MENNDL, developed by CSMD researchers Robert Patton (PI), Thomas Karnowski, Seung-Hwan Lim, Thomas Potok, Derek Rose and Steven Young, was announced as a winner at this year’s R&D 100 Awards ceremony. The award is presented by R&D Magazine to recognize the top 100 revolutionary technologies of the past year.
An artificial intelligence system called MENNDL, which used 18,000 NVIDIA Volta GPUs on ORNL’s Summit, automatically designed an optimal deep learning network in order to extract structural information from raw atomic-resolution microscopy data.
MENNDL has been scaled to the 3,000 available nodes of Summit achieving a measured 98.6 PFlops, with an estimated sustained performance of 151 PFlops no the entire machine. In a few hours, MENNDL creates and evaluates millions of networks using a scalable, parallel, asynchronous genetic algorithm augmented with a support vector machine to automatically find a superior deep learning network topology and hyper-parameter set than a human expert can find in months. In fact, MENNDL evaluated 2 million networks on 3,000 nodes of Summit in 4 just hours. For the application of electron microscopy, the system furthers the goal of improving our understanding of the electron-beam-matter interactions and real-time image-based feedback, which enables a huge step beyond human capacity towards nanofabricating materials automatically.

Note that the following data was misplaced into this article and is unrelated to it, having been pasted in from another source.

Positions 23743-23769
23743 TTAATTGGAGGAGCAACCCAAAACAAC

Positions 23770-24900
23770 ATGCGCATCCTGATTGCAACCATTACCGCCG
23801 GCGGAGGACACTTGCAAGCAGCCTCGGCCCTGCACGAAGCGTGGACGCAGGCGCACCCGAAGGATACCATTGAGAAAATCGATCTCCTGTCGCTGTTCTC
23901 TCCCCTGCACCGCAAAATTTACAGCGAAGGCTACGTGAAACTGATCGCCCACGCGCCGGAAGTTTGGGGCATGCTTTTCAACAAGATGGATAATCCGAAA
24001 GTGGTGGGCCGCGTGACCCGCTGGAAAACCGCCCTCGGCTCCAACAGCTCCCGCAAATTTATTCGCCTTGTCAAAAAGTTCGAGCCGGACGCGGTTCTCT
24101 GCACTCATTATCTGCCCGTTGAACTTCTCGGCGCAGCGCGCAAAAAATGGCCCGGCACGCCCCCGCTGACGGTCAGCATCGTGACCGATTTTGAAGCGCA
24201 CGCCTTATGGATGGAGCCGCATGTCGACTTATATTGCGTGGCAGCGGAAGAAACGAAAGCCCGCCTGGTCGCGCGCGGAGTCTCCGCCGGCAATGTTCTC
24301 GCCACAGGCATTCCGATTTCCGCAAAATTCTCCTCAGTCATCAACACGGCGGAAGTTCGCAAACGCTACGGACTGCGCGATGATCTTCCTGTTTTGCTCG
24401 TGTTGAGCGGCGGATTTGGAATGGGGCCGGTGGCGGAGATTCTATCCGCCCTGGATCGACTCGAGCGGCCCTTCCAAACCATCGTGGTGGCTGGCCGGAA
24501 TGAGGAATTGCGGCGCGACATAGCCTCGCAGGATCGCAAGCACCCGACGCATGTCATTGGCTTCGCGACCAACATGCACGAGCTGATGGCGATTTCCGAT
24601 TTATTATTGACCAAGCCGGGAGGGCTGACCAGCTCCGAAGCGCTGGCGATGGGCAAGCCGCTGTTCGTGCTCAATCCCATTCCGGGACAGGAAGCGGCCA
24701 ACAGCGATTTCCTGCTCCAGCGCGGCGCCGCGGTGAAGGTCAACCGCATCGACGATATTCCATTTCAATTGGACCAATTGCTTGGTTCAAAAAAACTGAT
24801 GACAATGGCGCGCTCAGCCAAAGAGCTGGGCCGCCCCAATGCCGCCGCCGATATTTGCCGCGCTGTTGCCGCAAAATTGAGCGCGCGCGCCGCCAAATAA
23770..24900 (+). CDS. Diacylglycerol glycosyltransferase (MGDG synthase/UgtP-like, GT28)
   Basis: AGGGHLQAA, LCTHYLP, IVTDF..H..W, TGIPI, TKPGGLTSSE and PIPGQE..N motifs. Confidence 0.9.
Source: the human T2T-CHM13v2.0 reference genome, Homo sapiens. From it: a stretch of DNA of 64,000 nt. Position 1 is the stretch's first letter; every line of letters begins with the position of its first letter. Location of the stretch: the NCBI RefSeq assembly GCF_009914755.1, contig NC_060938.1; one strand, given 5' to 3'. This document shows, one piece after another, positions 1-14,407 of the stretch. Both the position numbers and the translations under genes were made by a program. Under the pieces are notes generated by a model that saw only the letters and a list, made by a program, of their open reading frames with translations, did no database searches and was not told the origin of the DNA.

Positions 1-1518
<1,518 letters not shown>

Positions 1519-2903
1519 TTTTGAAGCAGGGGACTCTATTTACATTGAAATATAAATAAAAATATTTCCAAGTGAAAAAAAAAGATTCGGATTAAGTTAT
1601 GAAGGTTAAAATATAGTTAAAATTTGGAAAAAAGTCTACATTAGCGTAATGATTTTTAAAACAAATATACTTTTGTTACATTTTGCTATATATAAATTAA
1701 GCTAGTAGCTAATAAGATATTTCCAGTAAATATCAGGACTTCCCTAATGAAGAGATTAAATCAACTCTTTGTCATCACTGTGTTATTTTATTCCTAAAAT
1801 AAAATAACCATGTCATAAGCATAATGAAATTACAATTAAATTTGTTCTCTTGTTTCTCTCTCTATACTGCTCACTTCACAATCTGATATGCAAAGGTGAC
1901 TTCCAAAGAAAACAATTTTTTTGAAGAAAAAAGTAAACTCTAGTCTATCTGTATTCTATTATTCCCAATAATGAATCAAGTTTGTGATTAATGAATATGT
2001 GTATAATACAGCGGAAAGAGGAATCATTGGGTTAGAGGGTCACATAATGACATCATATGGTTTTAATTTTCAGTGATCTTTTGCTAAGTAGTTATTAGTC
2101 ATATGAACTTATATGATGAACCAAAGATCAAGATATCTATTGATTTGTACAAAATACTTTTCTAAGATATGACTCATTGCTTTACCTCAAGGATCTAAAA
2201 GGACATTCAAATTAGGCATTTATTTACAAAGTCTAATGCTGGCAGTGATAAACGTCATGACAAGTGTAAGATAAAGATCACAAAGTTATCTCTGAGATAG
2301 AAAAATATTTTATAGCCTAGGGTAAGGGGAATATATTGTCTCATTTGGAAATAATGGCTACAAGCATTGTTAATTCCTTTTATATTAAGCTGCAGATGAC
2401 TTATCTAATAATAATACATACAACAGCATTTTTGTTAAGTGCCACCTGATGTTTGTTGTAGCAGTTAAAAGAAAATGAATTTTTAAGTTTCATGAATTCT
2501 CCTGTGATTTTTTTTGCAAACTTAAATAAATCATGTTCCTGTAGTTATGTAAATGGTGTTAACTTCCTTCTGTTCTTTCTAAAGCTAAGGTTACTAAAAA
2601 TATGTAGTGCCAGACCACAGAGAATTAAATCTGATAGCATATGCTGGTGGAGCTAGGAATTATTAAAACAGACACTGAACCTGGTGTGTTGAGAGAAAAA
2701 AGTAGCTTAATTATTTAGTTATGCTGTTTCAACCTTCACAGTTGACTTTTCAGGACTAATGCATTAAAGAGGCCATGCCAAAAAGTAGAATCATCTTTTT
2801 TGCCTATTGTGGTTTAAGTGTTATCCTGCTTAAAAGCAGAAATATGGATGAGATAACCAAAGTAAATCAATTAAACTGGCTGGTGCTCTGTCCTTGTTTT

This material is based upon work supported by the U.S. Department of Energy, Office of Science, Office of Advanced Scientific Computing Research, Robinson Pino, program manager, under contract number DE-AC05-00OR22725.